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Krakatoa is a modular explosive device used for explosive ordnance disposal (EOD) or demolitions developed by the British company Alford Technologies. The device is designed to fire a number of different projectiles, operates both in air and underwater, and can be used in a vertical or horizontal orientation.[1]

The device was featured during the second season of Discovery Channel's television series Future Weapons, in which it was shown penetrating an inch of steel plate at 25 yards. The device's casing is made of plastic which is packed with plastique (C4) and capped with an inverted copper cone.

The device itself is "no bigger than a standard can of coke."

It is named after the famous 1883 eruption of Krakatoa, which resulted in the loudest sound ever heard and was the second deadliest volcanic eruption in recorded history.


This explosive device was designed to play a role in covert operations, as a small but extremely powerful device that can disable tanks, vehicles, or even a warship. The device can be used underwater, at high altitudes, and in snow, hail, sleet, or any form of weather.

The copper plate at the end of the weapon is the difference between regular C4 and an anti-vehicle device.

When detonated, it becomes a huge molten copper bullet, which can pierce certain thicknesses of steel armor.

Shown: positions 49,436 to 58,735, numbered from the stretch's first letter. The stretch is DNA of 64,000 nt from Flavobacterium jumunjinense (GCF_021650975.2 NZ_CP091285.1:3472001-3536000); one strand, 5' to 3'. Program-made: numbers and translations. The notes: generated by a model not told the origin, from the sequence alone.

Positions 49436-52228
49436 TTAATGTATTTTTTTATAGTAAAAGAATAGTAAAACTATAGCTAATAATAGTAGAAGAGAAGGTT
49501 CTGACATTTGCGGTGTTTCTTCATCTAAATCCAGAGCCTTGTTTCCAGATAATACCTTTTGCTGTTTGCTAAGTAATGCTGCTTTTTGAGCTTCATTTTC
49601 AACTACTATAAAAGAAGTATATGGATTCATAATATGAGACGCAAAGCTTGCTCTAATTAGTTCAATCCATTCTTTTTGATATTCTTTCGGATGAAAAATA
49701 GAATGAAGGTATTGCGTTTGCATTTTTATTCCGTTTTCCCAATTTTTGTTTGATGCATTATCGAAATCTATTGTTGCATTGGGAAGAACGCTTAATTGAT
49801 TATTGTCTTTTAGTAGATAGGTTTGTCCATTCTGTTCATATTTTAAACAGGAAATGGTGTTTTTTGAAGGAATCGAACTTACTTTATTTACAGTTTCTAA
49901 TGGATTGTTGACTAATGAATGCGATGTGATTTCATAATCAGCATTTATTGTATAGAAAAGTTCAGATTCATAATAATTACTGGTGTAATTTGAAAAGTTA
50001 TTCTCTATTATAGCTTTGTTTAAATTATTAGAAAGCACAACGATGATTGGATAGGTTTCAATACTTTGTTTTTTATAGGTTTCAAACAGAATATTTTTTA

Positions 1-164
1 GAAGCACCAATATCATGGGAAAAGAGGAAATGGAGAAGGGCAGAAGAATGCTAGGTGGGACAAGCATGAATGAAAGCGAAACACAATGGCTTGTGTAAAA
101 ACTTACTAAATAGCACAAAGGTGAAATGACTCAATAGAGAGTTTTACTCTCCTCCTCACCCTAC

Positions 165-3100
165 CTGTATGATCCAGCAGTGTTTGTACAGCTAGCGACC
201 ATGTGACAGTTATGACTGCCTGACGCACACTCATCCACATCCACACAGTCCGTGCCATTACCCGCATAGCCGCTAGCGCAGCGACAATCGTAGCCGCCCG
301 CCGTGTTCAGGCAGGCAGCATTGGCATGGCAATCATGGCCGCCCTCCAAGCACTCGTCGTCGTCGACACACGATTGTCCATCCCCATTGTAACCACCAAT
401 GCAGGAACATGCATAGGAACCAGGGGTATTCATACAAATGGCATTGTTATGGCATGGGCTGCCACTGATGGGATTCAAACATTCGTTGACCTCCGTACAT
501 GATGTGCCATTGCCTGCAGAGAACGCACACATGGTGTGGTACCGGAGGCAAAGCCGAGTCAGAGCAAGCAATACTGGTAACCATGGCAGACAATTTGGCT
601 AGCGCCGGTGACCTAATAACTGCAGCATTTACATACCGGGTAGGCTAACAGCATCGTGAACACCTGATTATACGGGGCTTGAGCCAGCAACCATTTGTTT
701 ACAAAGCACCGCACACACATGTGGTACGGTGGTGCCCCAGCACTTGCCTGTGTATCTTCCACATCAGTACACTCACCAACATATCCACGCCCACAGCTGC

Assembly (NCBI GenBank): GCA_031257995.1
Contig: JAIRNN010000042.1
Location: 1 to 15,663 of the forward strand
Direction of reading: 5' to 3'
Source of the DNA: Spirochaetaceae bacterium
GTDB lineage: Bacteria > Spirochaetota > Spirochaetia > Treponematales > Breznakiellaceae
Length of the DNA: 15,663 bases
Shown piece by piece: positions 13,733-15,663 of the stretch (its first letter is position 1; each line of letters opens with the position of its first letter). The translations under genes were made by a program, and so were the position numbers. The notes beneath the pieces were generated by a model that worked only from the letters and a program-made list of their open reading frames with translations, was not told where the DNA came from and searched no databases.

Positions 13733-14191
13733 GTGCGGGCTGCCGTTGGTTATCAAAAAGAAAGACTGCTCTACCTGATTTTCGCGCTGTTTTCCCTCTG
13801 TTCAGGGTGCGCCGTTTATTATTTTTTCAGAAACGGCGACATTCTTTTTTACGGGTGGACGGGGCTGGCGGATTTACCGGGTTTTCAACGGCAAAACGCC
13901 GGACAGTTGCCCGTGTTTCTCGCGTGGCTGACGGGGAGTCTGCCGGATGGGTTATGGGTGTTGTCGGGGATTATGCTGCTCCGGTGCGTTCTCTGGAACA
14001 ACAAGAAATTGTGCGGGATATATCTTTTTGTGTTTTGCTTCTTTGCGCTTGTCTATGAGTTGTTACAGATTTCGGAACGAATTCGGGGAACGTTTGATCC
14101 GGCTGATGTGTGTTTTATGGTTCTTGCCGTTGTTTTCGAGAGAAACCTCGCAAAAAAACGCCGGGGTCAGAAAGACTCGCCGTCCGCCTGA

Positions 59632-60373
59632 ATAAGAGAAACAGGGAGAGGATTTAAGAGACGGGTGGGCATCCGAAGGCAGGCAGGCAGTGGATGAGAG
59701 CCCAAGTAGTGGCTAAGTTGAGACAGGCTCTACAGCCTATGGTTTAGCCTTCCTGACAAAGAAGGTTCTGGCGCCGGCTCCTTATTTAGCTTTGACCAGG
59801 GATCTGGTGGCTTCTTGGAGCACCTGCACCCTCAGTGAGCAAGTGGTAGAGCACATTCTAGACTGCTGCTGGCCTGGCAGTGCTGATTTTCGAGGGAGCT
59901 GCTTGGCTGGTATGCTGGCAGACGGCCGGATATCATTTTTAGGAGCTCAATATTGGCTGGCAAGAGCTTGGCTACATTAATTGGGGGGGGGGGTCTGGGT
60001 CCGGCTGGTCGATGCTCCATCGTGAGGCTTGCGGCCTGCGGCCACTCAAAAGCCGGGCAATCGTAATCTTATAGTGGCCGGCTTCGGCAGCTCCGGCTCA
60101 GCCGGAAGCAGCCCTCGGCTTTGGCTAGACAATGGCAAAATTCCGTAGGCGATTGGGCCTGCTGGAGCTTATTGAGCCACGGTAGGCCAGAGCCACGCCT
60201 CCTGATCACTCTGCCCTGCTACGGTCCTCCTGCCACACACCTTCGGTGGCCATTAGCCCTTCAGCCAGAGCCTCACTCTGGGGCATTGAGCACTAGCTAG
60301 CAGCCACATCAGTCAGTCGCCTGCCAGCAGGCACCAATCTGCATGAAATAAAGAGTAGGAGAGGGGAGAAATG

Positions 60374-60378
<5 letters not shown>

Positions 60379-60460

Characteristics and use

The weapon looks like a small circular tube, no wider than a tea-cup plate and no taller than a soft-drink can. On one end, it is covered with plastic, but the other end houses the copper plate. Inside the actual device is C4, and this is used to form the copper into an explosively formed penetrator and turn it into a weapon. So far unused in war, it is tested standing on a small pair of bipod legs, and the copper plate is faced toward the target. It is used from about 25 yards away.

For a special ops team, the weapon will already have the C4 placed inside, about two pounds of it, and being a versatile explosive, the weapon will not set off in any condition. One uses it by placing it on the stand, moving far away from it and then pressing the detonator. The whole weapon itself explodes, so it is not a handheld weapon or a device to stand near when operating or firing.


External links

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